This momentum culminated in 2006 when the Centers for Disease Control (or CDC for short) decided to commission an in-depth study into the condition, which took three years and over half a million dollars. Unfortunately for Morgellons advocates, when the results were published in 2012, the opinion of the CDC was that there was no ‘common underlying condition’, effectively certifying the fact that Morgellons was a myth. This was a major blow to Morgellons sufferers around the world and caused Leitao to disappear from the public eye, adding further fuel to the delusional fire. Upon closer inspection however, the CDC’s study is revealed to be flawed, largely thanks to a misunderstanding of the nature of the disease in the first place. There was also a significant amount of selection bias when it came to the participants in the study, dissuaded participation of some patients, ignored clinical and laboratory evidence of Morgellons, and most importantly, the selection and testing of the wrong specimens.
The key to Morgellons is the strange fibers which form inside the patient’s sores. No other known disease produces symptoms like this; therefore they should be the primary focus of testing. It’s obvious that pieces of clothing fiber would become attached to patient’s sores as they go about their lives, but these are entirely different in nature to the inherent fibers formed by progressive Morgellons. The CDC survey did not take this into account, and instead focused only on superficial fibers located loosely around the patients’ sores.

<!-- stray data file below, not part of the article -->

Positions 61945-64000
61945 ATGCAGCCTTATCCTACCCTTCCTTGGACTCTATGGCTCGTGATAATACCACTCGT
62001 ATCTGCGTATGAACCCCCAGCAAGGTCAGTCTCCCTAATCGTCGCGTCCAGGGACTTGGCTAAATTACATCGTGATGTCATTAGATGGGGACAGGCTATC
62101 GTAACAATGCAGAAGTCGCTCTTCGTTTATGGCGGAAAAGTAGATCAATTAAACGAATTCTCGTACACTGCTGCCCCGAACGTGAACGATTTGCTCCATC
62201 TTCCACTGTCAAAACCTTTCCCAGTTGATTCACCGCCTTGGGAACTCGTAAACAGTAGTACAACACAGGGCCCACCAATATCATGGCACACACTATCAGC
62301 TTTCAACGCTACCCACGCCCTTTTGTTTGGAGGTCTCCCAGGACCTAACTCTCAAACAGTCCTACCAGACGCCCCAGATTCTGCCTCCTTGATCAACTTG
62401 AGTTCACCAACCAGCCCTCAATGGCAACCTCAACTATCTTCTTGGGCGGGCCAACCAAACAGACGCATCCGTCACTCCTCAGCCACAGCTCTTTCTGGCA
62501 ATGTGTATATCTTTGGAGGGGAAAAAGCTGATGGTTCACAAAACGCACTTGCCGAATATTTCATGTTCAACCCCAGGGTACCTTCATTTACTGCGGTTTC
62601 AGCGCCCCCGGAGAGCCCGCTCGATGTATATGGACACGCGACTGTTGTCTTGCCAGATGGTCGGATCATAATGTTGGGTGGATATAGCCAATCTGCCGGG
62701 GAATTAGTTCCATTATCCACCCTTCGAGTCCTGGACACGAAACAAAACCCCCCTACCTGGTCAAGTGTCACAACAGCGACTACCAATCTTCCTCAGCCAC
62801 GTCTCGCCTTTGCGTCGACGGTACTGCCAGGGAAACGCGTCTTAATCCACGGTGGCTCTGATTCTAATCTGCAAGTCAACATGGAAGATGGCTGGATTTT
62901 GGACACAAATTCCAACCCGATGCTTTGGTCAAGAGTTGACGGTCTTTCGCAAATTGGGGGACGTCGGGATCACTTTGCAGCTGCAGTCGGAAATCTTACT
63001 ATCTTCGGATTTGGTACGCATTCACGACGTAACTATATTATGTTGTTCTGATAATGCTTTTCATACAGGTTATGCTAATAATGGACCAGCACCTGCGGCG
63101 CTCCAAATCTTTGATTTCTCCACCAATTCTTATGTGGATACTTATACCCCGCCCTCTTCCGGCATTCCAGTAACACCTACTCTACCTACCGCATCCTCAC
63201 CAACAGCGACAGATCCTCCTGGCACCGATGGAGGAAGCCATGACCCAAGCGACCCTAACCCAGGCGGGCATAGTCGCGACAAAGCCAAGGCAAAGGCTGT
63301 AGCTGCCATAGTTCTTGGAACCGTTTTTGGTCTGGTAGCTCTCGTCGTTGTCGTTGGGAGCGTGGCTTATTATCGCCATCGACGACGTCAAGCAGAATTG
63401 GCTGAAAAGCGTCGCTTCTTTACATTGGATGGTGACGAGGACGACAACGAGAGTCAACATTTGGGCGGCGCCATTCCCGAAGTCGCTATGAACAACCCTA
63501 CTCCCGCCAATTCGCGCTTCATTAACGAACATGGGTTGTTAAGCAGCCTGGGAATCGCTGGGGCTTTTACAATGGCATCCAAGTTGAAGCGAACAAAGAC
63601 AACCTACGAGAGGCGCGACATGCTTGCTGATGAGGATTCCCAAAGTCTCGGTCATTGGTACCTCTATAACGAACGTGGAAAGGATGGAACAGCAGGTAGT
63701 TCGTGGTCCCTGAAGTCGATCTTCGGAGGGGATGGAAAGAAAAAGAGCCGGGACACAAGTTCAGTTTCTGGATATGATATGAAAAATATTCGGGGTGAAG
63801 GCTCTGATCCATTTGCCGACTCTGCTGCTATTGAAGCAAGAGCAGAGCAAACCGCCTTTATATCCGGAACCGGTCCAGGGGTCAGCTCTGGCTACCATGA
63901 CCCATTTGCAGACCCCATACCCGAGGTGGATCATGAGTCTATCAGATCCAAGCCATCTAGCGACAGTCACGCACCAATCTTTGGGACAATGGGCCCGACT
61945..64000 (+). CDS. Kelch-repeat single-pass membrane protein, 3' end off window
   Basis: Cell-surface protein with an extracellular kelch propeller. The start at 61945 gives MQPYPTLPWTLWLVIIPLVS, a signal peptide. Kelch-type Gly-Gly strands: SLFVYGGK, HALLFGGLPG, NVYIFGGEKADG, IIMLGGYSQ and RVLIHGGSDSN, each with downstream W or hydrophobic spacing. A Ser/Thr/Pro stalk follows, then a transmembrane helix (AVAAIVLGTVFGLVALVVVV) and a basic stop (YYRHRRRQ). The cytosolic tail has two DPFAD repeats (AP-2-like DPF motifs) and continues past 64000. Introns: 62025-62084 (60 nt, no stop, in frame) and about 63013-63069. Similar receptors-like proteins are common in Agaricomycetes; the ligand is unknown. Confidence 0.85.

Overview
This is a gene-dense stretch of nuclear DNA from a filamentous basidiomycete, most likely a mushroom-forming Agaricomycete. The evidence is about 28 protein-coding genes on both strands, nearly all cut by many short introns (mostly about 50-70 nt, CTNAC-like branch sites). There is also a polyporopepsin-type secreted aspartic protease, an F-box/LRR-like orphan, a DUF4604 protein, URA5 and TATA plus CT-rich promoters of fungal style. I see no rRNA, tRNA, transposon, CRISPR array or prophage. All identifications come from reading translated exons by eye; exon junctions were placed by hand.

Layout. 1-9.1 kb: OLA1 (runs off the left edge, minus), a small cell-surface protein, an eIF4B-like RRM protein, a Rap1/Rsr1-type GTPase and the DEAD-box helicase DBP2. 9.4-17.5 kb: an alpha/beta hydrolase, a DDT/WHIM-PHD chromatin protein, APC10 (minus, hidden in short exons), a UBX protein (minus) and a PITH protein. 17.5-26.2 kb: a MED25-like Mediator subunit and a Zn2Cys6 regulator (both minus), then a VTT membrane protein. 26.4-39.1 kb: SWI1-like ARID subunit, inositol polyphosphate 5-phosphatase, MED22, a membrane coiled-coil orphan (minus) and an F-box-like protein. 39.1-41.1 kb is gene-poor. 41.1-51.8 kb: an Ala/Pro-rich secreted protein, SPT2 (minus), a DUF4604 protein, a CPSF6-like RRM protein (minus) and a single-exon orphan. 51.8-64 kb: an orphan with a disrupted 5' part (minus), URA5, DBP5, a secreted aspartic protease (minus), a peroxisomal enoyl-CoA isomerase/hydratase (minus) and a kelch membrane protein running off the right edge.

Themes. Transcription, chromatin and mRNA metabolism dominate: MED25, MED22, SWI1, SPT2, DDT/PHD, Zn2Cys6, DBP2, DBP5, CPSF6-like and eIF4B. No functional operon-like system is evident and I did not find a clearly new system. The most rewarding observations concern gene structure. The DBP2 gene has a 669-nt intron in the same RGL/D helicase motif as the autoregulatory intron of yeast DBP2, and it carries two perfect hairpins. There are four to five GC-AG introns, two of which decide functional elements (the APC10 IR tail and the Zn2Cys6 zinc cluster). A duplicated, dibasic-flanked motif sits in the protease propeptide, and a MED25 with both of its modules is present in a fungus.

In-depth research has in fact deduced that these bizarre fibers are chemically and physically consistent with naturally forming keratin and collagen, and stem from epithelial cells in the skin and hair follicles. The different colours of the fibers are formed by various compounds of proteins, keratin and collagen, and their structure is hair-like. When studying Morgellons patients, it’s imperative that these samples are taken from fibers embedded in the skin, as opposed to environmental fibers which may appear naturally around the lesions and sores. This is the key criteria that the CDC study failed to take into account when they embarked on their ultimately flawed study. Though their study was built on unsound foundations, it still managed to strike a huge blow to Morgellons sufferers everywhere, setting the legitimisation of the condition back many years.
Despite this setback, many are still convinced that Morgellons is all too real; patients and doctors alike continue to work tirelessly to prove it. One example is The Charles E. Holman Foundation, a grassroots activist organisation that aims to educate people about Morgellons Disease via research, education, diagnosis and treatment. Recent research has suggested that Morgellons disease is a dermatological condition rather than an infection in and of itself, and the underlying infection needs to be determined before treatment can begin. Lyme Disease is a similar, little-understood condition, which has been linked to Morgellons symptoms, and many specialists now consider Morgellons to be a chronic, cutaneous form of Borrelia infection (Lyme Disease). Make Well have been helping patients fight back against Lyme with the help of their natural, herbal supplements, and have now expanded their range to include Morgellons, with their new product MRG Derm. This is a valuable option for patients who’ve been much-maligned by the medical community at large, and represents a leap forward in the legitimisation of the little-understood, but hopefully increasingly recognised condition called Morgellons.